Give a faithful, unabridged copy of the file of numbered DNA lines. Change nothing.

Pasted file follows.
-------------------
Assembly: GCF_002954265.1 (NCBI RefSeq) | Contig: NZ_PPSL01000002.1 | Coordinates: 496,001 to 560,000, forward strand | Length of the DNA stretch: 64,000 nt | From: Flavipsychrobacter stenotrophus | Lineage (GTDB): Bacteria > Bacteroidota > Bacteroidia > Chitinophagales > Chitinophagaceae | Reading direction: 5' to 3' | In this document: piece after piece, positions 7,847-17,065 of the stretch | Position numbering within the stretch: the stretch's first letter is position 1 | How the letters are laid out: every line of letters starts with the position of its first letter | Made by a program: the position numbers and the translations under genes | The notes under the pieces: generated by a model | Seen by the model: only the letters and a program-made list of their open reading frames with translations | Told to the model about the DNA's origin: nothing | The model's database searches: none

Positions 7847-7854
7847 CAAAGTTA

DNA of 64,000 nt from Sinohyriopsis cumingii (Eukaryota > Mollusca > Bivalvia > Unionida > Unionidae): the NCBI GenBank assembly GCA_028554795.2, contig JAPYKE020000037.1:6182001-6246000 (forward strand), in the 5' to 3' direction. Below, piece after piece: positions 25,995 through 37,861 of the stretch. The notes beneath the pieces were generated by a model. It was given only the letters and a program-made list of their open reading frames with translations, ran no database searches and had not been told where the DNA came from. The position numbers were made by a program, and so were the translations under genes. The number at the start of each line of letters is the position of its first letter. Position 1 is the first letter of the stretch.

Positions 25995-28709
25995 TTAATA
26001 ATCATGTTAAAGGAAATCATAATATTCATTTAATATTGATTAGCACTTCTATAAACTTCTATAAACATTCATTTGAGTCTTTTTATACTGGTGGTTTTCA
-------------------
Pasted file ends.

Assembly: GCF_002954265.1 (NCBI RefSeq) | Contig: NZ_PPSL01000002.1 | Coordinates: 496,001 to 560,000, forward strand | Length of the DNA stretch: 64,000 nt | From: Flavipsychrobacter stenotrophus | Lineage (GTDB): Bacteria > Bacteroidota > Bacteroidia > Chitinophagales > Chitinophagaceae | Reading direction: 5' to 3' | In this document: piece after piece, positions 7,847-17,065 of the stretch | Position numbering within the stretch: the stretch's first letter is position 1 | How the letters are laid out: every line of letters starts with the position of its first letter | Made by a program: the position numbers and the translations under genes | The notes under the pieces: generated by a model | Seen by the model: only the letters and a program-made list of their open reading frames with translations | Told to the model about the DNA's origin: nothing | The model's database searches: none

Positions 7847-7854
7847 CAAAGTTA

DNA of 64,000 nt from Sinohyriopsis cumingii (Eukaryota > Mollusca > Bivalvia > Unionida > Unionidae): the NCBI GenBank assembly GCA_028554795.2, contig JAPYKE020000037.1:6182001-6246000 (forward strand), in the 5' to 3' direction. Below, piece after piece: positions 25,995 through 37,861 of the stretch. The notes beneath the pieces were generated by a model. It was given only the letters and a program-made list of their open reading frames with translations, ran no database searches and had not been told where the DNA came from. The position numbers were made by a program, and so were the translations under genes. The number at the start of each line of letters is the position of its first letter. Position 1 is the first letter of the stretch.

Positions 25995-28709
25995 TTAATA
26001 ATCATGTTAAAGGAAATCATAATATTCATTTAATATTGATTAGCACTTCTATAAACTTCTATAAACATTCATTTGAGTCTTTTTATACTGGTGGTTTTCA